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Wednesday, Dec 5 2007

Film School has found its niche preserving the shoegazer aesthetic. The band recognizes that great pop songs sound much better when obscured by a mess of ear-splitting guitars. While the group has weathered frequent lineup changes, gear theft, and other adversities, Los Angeles–based frontman Greg Bertens' wall of sound continues moving forward. This year's additions of female backing vocals (from bassist Lorelei Plotczyk) and a more visceral backbeat solidify Film School within its genre. Brooklyn's wonderfully cacophonous A Place to Bury Strangers provides support for this show, finding inspiration in the same distortion-pedal-heavy chapter of rock history. Gazeable footwear is strongly encouraged on Wednesday, Dec. 5, at Mezzanine at 8 p.m. Admission is $10.53; call 625-8880 or visit for more info. — J. Pace

Canadian pop duo Tegan & Sara are sometimes mislabeled as folkies since, well, they're dykes and they play guitar. While you can occasionally glean Ani DiFranco's influence in their music, the Quin sisters' sound is more rightly compared to the power pop of the New Pornographers (whose bassist John Collins coproduced Tegan & Sara's 2004 album, So Jealous). Their latest CD, The Con, produced by Chris Walla of Death Cab for Cutie, finds the girls more pessimistic than on past albums, with lyrics like "Dark, you can't come soon enough for me/Saved, from one more day of misery." But expect these identical twins to lighten the mood with their trademark bitchy onstage banter when they perform on Thursday, Dec. 6, at Zellerbach Auditorium in Berkeley at 8 p.m. Admission is $25-27.50; call 510-642-9988 or visit for more info. — Will Harper

In the late '70s, Gene Sculatti of Crawdaddy! dubbed songwriter Jonathan Richman "The Future of Rock 'n' Roll." The irony is still palpable three decades later: Few pop artists are so rooted in the past. In Richman's case, it's the quixotic 1950s; the quirky Massachusetts native cops a jukebox lean, paying sonic tribute to early rock artists like Chuck Berry and Carl Perkins, and exploring that decade's themes of teenagerdom: cruisin' (the joyously provincial "Roadrunner"), carousin' ("Someone I Care About," which is Leave It to Beaver squeaky-clean), and cars ("Dodge Veg-O-Matic"). A friend once told me Satan was cast to hell's depths for disagreeing with God over The Modern Lovers' heavenly merits. Such is the hyperbolic veneration Richman inspires; see it on display on Thursday, Dec. 6 with former Beserkley labelmates The Rubinoos at the Great American Music Hall at 8 p.m. Admission is $15; call 885-0750 or visit for more info. — Ryan Foley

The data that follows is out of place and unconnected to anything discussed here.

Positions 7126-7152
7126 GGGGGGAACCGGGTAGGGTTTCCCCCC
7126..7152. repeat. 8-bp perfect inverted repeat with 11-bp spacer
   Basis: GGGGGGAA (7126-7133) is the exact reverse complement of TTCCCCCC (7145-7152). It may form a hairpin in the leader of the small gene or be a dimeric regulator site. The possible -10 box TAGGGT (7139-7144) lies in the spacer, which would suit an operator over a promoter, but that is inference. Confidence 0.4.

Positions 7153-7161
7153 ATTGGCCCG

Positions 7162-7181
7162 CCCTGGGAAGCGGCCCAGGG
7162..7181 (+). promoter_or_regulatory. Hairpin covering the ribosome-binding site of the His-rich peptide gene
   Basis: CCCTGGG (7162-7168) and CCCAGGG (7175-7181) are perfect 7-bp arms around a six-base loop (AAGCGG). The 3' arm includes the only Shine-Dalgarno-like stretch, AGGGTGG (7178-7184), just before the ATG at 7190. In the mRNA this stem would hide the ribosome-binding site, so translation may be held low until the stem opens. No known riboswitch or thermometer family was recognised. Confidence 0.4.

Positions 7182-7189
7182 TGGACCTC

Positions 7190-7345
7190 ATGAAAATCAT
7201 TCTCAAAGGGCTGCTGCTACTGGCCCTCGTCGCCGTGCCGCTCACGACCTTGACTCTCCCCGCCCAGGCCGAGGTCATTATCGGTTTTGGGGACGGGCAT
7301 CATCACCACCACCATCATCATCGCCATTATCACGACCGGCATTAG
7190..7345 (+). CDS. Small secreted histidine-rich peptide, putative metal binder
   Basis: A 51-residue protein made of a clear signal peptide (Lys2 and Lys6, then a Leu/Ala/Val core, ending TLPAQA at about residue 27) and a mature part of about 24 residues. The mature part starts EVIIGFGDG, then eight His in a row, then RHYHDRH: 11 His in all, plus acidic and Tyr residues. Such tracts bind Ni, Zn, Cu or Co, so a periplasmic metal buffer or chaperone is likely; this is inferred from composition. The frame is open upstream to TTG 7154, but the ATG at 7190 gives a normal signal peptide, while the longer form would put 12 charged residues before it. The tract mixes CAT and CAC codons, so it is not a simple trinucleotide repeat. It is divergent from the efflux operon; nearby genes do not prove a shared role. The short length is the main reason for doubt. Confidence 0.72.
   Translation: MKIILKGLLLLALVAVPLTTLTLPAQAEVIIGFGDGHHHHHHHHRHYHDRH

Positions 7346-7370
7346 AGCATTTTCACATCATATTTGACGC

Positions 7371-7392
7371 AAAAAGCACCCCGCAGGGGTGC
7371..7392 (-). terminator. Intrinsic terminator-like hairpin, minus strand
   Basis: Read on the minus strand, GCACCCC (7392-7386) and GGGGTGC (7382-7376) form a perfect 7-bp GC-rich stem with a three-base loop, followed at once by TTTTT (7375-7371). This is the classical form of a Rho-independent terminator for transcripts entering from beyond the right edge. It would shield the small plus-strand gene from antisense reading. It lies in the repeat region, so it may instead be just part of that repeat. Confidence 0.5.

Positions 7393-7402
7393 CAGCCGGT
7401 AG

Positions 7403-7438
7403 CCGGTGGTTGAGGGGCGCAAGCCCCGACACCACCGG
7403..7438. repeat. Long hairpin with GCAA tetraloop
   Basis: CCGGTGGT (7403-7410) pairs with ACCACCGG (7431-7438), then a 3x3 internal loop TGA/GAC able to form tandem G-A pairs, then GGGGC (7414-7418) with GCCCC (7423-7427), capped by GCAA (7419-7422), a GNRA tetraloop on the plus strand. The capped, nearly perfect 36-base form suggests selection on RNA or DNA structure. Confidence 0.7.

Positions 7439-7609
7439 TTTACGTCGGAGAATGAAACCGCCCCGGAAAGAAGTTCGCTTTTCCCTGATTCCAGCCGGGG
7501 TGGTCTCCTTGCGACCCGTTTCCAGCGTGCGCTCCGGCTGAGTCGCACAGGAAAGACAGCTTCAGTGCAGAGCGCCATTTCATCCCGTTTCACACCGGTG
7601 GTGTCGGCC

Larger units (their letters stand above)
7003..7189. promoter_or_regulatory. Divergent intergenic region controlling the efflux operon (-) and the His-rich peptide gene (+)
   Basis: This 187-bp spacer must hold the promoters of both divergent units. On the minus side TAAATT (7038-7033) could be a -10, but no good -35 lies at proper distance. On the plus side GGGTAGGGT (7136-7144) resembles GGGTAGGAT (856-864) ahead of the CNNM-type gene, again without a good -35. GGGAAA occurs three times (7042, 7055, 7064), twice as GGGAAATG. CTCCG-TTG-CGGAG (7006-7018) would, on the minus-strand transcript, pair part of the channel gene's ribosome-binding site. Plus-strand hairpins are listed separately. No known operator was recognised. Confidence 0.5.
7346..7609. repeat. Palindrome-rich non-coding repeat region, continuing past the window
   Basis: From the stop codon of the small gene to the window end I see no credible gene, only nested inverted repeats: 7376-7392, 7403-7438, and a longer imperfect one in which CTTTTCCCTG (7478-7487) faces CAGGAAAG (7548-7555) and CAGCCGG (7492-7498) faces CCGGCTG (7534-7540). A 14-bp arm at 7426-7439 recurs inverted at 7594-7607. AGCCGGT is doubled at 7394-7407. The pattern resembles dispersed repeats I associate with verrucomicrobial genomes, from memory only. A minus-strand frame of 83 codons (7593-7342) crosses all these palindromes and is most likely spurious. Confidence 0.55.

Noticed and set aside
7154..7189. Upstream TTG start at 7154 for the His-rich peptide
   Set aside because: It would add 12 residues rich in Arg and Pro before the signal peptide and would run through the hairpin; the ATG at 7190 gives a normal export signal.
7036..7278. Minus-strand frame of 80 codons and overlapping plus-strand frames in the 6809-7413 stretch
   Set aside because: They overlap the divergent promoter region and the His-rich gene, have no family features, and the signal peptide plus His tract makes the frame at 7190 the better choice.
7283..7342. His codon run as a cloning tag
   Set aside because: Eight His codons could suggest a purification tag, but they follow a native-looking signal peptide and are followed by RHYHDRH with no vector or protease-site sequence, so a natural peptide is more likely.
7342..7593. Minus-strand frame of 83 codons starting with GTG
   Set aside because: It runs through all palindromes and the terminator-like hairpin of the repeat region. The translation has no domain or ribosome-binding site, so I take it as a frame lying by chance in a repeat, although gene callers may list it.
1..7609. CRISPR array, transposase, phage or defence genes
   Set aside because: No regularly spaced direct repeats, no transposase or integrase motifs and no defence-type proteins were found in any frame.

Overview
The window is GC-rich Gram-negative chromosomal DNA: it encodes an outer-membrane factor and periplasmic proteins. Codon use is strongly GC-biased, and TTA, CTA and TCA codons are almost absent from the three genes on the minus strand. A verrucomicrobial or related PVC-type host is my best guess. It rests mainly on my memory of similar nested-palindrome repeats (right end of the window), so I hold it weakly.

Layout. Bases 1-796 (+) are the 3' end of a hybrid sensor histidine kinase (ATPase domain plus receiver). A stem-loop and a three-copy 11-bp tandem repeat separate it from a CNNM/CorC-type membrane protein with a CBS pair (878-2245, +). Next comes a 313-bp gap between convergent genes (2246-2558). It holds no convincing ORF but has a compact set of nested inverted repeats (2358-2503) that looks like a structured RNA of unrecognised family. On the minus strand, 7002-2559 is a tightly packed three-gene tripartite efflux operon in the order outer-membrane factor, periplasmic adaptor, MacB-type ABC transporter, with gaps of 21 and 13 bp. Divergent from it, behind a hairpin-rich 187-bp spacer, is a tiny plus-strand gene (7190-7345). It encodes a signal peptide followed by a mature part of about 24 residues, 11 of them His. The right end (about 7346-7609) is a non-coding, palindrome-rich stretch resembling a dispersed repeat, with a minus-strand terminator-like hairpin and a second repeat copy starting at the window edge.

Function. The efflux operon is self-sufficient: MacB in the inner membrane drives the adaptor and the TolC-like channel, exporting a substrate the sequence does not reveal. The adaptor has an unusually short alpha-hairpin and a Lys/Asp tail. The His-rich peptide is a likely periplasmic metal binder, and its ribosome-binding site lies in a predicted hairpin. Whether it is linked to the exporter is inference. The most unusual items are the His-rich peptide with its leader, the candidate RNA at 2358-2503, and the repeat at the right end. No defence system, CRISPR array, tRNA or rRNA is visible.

There've been some notable rockin' couples-as-performers: John Doe and Exene Cervenka, John Lennon and Yoko Ono, Jack and Meg White. Now, there's Wreckless Eric and Amy Rigby. Eric Goulden was among the original 1976-'78 Stiff Records posse (Elvis Costello, Ian Dury, the Damned) aiming to revitalize rock, though his charmingly ramshackle punk-pop was perhaps too British for American ears. Amy Rigby is a pop princess with four terrific folk-rock-meets-powerpop discs to her credit. Their meeting was pure rock 'n' roll — while Rigby was touring Britain, she performed Goulden's classic "Whole Wide World" and he leapt onstage to join her. They since recorded an album in France — their West Coast mini-tour will give you a taste of what's to come. Wreckless Eric & Amy Rigby perform on Friday, Dec. 7, at Thee Parkside at 9 p.m. Admission is $10; call 252-1330 or visit for more info. — Mark Keresman

Today's fractured musical landscape doesn't allow much room for the kind of unifying Big Rock Band experience that seemed de rigueur not so long ago — gone are the days when fans of all stripes could claim neck cramps from camping out for Stones tickets. But Tool — whose pummeling brand of progressive art-metal has sold a bazillion records without the benefit of such industry favorites as songs shorter than seven minutes — may be as close as we get for now (or at least until Radiohead comes around again). Not that Tool endears itself to everyone: Last year's 10,000 Days was the band's latest album to go multiplatinum while being bone-crushingly heavy enough to keep you from spinning it for grandma. Still, you'd be hard-pressed to find another outfit about which hippies, metalheads, German goth-rockers, and Aleister Crowley fanatics can all agree. So if you want to be among the initiated, find thee a friend with extra tickets (like any Big Rock Band worth its salt, this show sold out ages ago) and cross your fingers. Tool performs on Tuesday, Dec. 11, at Bill Graham Civic Auditorium at 8 p.m. Visit for more info. — Ezra Gale


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